UK dividends under pressure: what’s the answer for income investors?
A poll of 2,000 personal investors by The Share Centre found 56% are concerned more companies will cut dividends this year.
Interestingly, the study was carried out BEFORE a raft of FTSE-100 firms including Rio Tinto, Rolls Royce and Centrica, all announced dividend cuts. BHP Billiton is also predicted to slash its dividend by as much as 75% when it reports this week.
The concentrated nature of the FTSE 100 has long been a concern for investors with the bulk of dividends coming from just 10 companies.
A large proportion of these companies are miners, resource companies and banks and many have seen earnings suffer as a consequence of the low oil price or falls in commodity prices.
Adding to the worries, dividend cover – a measure which indicates the likelihood of a company being able to pay its dividend out of earnings – has fallen in recent years to a low of 1.2 times.
Richard Stone, chief executive of The Share Centre said: “Investors have seen share prices fall sharply as a result of global economic concerns and the stock market enter ‘bear market’ territory having fallen over 20% since its peak in early 2015. Cuts to dividends, reducing income, will be a double whammy for personal investors.”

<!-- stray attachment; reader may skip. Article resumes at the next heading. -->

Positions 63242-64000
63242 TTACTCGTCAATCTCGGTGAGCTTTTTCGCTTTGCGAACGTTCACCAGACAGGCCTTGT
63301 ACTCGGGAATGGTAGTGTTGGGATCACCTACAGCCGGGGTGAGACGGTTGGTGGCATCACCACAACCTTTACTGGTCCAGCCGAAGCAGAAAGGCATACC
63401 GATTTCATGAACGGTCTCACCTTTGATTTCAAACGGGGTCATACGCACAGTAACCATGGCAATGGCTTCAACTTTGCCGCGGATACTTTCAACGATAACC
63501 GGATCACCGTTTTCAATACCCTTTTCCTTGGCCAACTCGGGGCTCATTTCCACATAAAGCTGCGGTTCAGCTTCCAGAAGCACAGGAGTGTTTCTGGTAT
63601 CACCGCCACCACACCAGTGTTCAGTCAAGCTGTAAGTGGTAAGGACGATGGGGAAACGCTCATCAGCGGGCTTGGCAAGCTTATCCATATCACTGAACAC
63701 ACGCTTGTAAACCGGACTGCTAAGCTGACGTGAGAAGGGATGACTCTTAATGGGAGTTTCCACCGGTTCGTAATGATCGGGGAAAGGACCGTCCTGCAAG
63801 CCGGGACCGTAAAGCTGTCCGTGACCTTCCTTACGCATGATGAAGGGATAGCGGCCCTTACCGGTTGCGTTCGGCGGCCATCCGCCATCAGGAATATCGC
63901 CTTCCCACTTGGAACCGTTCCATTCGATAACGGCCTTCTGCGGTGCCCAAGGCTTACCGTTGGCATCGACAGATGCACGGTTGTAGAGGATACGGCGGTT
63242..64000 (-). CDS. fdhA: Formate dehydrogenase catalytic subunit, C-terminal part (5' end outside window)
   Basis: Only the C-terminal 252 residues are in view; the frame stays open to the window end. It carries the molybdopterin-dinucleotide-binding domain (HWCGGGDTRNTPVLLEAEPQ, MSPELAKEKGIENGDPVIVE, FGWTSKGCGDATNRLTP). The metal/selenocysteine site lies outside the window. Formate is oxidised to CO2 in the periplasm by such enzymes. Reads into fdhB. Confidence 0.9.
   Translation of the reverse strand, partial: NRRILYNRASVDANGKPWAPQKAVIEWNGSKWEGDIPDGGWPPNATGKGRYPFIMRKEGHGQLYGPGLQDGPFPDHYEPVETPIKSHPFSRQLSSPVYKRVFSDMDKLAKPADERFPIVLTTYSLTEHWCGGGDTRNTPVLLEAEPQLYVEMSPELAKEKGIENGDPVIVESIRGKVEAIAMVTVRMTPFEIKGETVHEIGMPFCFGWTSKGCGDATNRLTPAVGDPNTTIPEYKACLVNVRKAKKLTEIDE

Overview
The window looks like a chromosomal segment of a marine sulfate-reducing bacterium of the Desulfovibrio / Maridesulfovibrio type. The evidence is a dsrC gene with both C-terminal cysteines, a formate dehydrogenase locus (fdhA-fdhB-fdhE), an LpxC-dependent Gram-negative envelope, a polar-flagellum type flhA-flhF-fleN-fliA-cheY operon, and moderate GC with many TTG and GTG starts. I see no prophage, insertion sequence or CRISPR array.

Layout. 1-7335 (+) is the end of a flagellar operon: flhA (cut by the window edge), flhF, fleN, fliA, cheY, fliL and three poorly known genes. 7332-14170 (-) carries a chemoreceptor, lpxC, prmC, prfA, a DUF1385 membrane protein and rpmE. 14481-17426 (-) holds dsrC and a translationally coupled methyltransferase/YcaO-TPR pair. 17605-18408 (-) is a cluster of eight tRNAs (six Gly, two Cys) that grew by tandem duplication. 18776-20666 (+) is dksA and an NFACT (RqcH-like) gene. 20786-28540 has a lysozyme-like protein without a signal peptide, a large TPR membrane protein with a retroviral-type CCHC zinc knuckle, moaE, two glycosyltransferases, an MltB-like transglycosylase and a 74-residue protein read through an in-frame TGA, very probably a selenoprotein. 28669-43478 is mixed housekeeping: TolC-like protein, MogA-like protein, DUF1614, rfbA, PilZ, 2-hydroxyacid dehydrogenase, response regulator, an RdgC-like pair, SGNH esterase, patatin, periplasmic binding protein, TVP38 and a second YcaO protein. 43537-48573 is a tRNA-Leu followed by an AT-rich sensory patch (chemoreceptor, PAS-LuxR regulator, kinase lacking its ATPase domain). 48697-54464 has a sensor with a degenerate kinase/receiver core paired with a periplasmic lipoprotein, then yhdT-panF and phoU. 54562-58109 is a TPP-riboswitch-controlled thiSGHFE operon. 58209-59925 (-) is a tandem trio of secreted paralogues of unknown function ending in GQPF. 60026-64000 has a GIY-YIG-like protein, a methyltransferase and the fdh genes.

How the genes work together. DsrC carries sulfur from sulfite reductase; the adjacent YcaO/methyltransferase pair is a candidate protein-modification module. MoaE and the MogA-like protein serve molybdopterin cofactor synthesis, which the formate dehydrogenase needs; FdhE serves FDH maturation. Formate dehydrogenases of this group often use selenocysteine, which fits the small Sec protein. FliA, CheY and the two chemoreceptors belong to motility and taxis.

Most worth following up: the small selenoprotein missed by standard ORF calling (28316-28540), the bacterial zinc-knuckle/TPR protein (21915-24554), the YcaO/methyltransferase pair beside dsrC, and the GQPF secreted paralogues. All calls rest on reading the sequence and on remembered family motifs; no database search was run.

So what’s the answer?
According to Adrian Lowcock, head of investing at Axa Wealth, investors should consider looking globally for income and consider alternative assets to traditional equity income and bond funds.
He recommends the following three funds:
Architas Global Diversified Real Assets: The fund looks to invest in an array of alternative assets which produce an income. The aim is to have a portfolio of investments which over the longer term are uncorrelated to equities and bonds. Itinvests in infrastructure projects, airplane leasing and catastrophe financing producing a portfolio which aims to provide a stable long term dividend yield of around 3.6%.
Schroder Asia Pacific Income: Asia is out of favour and has been for many years. It has had a poor start to 2016 as concerns over China’s growth weighed on the region. However, valuations are attractive, compared to developed markets with some excellent long term opportunities. Picking the right manager for this market is essential. Richard Sennitt is a very experienced manager and has been investing in Asia for over 21 years. The fund invests in companies which are financially sound, profitable with proven management focused on shareholder returns.
PFS Chelverton UK Equity Income: The fund has three objectives; capital preservation, increasing dividend payments by the rate of inflation, and an increase in capital values. To achieve this the managers will invest in companies that can demonstrate strong balance sheets and cash flows, with the prospect of growing earnings supported by dividend payments. The fund has a focus on small and Mid-sized companies which offer a prospective yield that is 50% greater than the FTSE Mid and Small cap average yield.
|Lowcock’s three tips for income investors:
1. Look for growing dividends: Don’t just look for the companies and funds with the largest dividends, but consider those where the dividends are set to grow. A growing dividend especially where it is not fully appreciated by the market will not only bring a growing income to your portfolio but will also help your portfolio grow.